Download Electronics 2. Checkbook by S. A. Knight PDF

By S. A. Knight

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For every value assigned to RL in a particular circuit there will be a corres­ ponding (and different) load line. If Vcc is maintained constant, all the possible lines will start at the same point (Q) but will cut the IQ axis at different points P. Increasing RL will reduce the gradient of the line and vice-versa. Quite clearly the collector voltage can never exceed VQQ (point Q) and equally the collector current can never be greater than that value which would make VQE zero (point P). Using the circuit example of Fig 2 we have ^CE = VQQ = 12 V, when / c = 0 /c = ^cc RL = 12 A = 12 mA, when VQE = 0 1000 51 6 The load line is drawn on the characteristics shown in Fig 8 which we assume are the characteristics for the transistor used in the circuit of Fig 2 earlier.

9 V] o +25 Vf- W- • -12 VH Fig 16 2 The square wave shown in Fig 16 is applied to the rectifier system shown. v. applied to the diode; (b) the current flowing in the 1 k& load resistor. [(a)32V;(b)5mA] 31 Ί Fig 17 (above, left) 1 Γ 100 -|200 -GOO Fig 18 (above, right) -MOO H500 Fig 19 (right) -UoO f /JmA) 3 A sinusoidal voltage represented by v = 100 sin 200 irt volts is applied to a circuit made up of an ideal diode in series with a 50 Ω resistor. s. value of the supply voltage; (b) the average value of the rectified voltage; (c) the ripple frequency?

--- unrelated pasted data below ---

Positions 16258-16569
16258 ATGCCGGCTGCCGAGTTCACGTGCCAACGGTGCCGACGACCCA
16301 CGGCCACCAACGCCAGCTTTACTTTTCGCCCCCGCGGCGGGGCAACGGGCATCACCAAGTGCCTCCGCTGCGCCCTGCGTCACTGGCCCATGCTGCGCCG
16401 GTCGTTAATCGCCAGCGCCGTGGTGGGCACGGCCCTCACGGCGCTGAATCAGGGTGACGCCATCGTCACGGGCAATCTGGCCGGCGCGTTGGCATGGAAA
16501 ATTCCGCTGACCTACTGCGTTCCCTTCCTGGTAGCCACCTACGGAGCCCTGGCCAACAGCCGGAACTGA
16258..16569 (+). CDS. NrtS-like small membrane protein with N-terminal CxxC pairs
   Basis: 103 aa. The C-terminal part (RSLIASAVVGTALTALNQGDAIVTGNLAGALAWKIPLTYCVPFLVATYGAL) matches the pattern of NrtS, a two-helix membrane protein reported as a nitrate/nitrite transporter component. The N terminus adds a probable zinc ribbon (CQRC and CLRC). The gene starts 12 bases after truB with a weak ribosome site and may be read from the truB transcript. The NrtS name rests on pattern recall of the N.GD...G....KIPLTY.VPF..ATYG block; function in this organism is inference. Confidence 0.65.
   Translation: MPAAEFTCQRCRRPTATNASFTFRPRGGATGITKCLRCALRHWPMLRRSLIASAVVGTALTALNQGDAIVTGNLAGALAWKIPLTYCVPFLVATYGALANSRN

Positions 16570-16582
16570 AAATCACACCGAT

1 mA. 2 mA and back again to 0 mA during the course of each input cycle. Hence the operating point moves up and down the load line in phase with the input current and hence the input voltage. A sinusoidal input cycle is shown on Fig 8. The output signal voltage O ce ) and current (/c) can be obtained by projecting vertically from the load line on to FCE and IQ axes respectively. When the input current i\> varies sinusoidally as shown, then vce varies sinusoidally if the points A and B at the extremities of the input excursions are equally spaced on either side ofX.

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